The Commonwealth of Virginia ratified the Equal Rights Amendment and became the 38th state to approve the constitutional change. There are still significant legal challenges to the amendment being adopted. Specifically, the two prior deadlines for approval of the amendment have been missed. The last deadline for approval was June 30, 1982.
Since 2016, Illinois and Nevada became the 36th and 37th state to approve the amendment but five states have subsequently repealed their approval although critics claim there is no such provision for rescission in the Constitution.
The amendment to the Constitution reads:
“Proposing an amendment to the Constitution of the United States relative to equal rights for men and women”, reads, in part:
Resolved by the Senate and House of Representatives of the United States of America in Congress assembled (two-thirds of each House concurring therein), That the following article is proposed as an amendment to the Constitution of the United States, which shall be valid to all intents and purposes as part of the Constitution when ratified by the legislatures of three-fourths of the several States within seven years from the date of its submission by the Congress:
“Section 1. Equality of rights under the law shall not be denied or abridged by the United States or by any State on account of sex.
“Sec. 2. The Congress shall have the power to enforce, by appropriate legislation, the provisions of this article.
“Sec. 3. This amendment shall take effect two years after the date of ratification.”
The question then becomes should this amendment be ratified, what happens to affirmative-action programs? Will they not be challenged constitutionally for violating the proposed equal rights amendment?
Affirmative-action was a term first used Pres. Kennedy as the result of the civil rights movement of the 1960s. In an article from the National Conference of State legislatures they described affirmative-action as:
“Affirmative action is an outcome of the 1960’s Civil Rights Movement, intended to provide equal opportunities for members of minority groups and women in education and employment. In 1961, President Kennedy was the first to use the term “affirmative action” in an Executive Order that directed government contractors to take “affirmative action to ensure that applicants are employed, and that employees are treated during employment, without regard to their race, creed, color, or national origin.” The Executive Order also established the President’s Committee on Equal Employment Opportunity, now known as the Equal Employment Opportunity Commission (EEOC).”
One can only imagine the legal challenges to present laws should the ERA amendment be ratified.
For instance, after almost 60 years of affirmative-action, how does society measure the success or failure of affirmative-action policies and do those policies discriminate under the provisions of the ERA? The ERA seems to make it mandatory to consider the impact on other groups who have been potentially negatively affected by affirmative-action?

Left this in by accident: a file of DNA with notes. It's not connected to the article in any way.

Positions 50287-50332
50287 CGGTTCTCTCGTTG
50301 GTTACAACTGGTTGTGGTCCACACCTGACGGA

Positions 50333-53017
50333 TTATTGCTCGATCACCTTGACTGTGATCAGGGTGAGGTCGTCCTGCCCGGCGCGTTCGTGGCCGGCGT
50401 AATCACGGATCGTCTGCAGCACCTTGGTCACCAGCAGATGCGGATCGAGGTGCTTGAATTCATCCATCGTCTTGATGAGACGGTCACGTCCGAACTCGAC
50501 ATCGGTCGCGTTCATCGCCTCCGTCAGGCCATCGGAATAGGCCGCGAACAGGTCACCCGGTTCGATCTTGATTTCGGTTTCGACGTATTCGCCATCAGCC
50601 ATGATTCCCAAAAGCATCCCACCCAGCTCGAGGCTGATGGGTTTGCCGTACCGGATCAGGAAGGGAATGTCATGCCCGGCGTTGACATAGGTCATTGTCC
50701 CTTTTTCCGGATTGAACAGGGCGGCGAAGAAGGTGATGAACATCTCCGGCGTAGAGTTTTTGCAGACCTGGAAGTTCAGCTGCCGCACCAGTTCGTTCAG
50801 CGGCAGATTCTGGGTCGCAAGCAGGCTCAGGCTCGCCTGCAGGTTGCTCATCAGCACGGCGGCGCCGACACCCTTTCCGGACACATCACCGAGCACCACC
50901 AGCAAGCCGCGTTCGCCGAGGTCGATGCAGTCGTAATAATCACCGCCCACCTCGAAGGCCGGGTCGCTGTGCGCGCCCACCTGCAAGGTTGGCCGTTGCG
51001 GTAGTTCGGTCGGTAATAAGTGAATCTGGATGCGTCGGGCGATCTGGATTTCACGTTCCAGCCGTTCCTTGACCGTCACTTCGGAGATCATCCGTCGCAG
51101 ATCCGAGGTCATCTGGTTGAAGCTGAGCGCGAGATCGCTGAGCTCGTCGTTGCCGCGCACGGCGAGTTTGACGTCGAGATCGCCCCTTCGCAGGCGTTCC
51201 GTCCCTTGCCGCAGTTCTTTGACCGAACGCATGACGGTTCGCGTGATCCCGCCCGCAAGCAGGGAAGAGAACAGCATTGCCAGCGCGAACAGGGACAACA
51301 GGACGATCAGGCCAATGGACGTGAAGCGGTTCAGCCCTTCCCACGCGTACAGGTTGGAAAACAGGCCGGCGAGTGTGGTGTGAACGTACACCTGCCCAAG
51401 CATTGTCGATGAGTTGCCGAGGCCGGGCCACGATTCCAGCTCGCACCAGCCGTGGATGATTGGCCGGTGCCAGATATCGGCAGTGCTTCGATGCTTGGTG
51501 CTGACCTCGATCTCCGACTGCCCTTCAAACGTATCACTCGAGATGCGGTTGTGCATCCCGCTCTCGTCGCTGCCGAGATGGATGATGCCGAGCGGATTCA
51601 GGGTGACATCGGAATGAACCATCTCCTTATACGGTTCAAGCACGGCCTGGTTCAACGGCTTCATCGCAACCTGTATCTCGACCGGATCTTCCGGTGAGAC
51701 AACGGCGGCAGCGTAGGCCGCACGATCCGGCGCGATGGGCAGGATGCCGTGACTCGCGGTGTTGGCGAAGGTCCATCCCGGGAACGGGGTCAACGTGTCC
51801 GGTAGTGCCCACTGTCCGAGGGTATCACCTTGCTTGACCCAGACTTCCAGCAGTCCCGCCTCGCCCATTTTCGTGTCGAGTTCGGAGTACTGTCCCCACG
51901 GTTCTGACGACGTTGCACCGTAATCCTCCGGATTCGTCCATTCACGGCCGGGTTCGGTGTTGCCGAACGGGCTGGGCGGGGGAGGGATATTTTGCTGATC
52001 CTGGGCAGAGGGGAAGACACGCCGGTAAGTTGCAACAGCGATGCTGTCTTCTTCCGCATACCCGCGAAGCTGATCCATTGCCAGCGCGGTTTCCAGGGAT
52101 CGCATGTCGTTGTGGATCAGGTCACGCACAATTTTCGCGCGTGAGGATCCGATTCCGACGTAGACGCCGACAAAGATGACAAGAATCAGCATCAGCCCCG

When one looks at the injustices and inequity in our society, one would imagine that the goal of affirmative action would be to level the playing field for those who have been dealt with unfairly while at the same time not disadvantaging those merely trying to get ahead. The Equal Rights Amendment may actually preclude such treatment. This potential would reverse decades of gains for women in the workplace and make workplace challenges by others that much more common.
In my lifetime I have been very fortunate to have seen many glass ceilings broken by women. I started out in a very poor family after our dad passed away leaving our mom with five children and little income. My mom broke more glass ceilings than can be imagined and achieved great success in her lifetime despite significant challenges and roadblocks.
Our family struggled and due to our faith, a wonderful mom, a memory of a loving dad, and hard work all five of us prevailed and became successful financially.
It seems intuitively obvious that in various stages of our nation’s life people were, and in many cases, still are discriminated against because of sex and other factors. That is not the complete issue though.
The passage by the Commonwealth of Virginia of the Equal Rights Amendment may set the stage for public discourse on how members of our society are dealt with regardless of sex making it harder to break the glass ceilings than in the past.
Quotas for board of director membership, makeup of the workplace by sex, educational grants and opportunities may all be subject to challenge. I doubt seriously though that any of the supporters of the Equal Rights Amendment will welcome those challenges.
If our nation ever hopes to solve the problem of sex relations, we must solve the problems of poverty, economic opportunity and access to quality education. Claiming the issue is just about sex, perpetuates poverty, poor educational opportunities and substandard economic opportunities for those who are poor women.
The real solutions to affirmative action are quality education and economic growth for a vibrant economic future for all citizens.
Frank Ryan, CPA, USMCR (Ret) represents the 101st District in the PA House of Representatives. He is a retired Marine Reserve Colonel, a CPA and specializes in corporate restructuring. He has served on numerous boards of publicly traded and non-profit organizations. He can be reached at [email protected]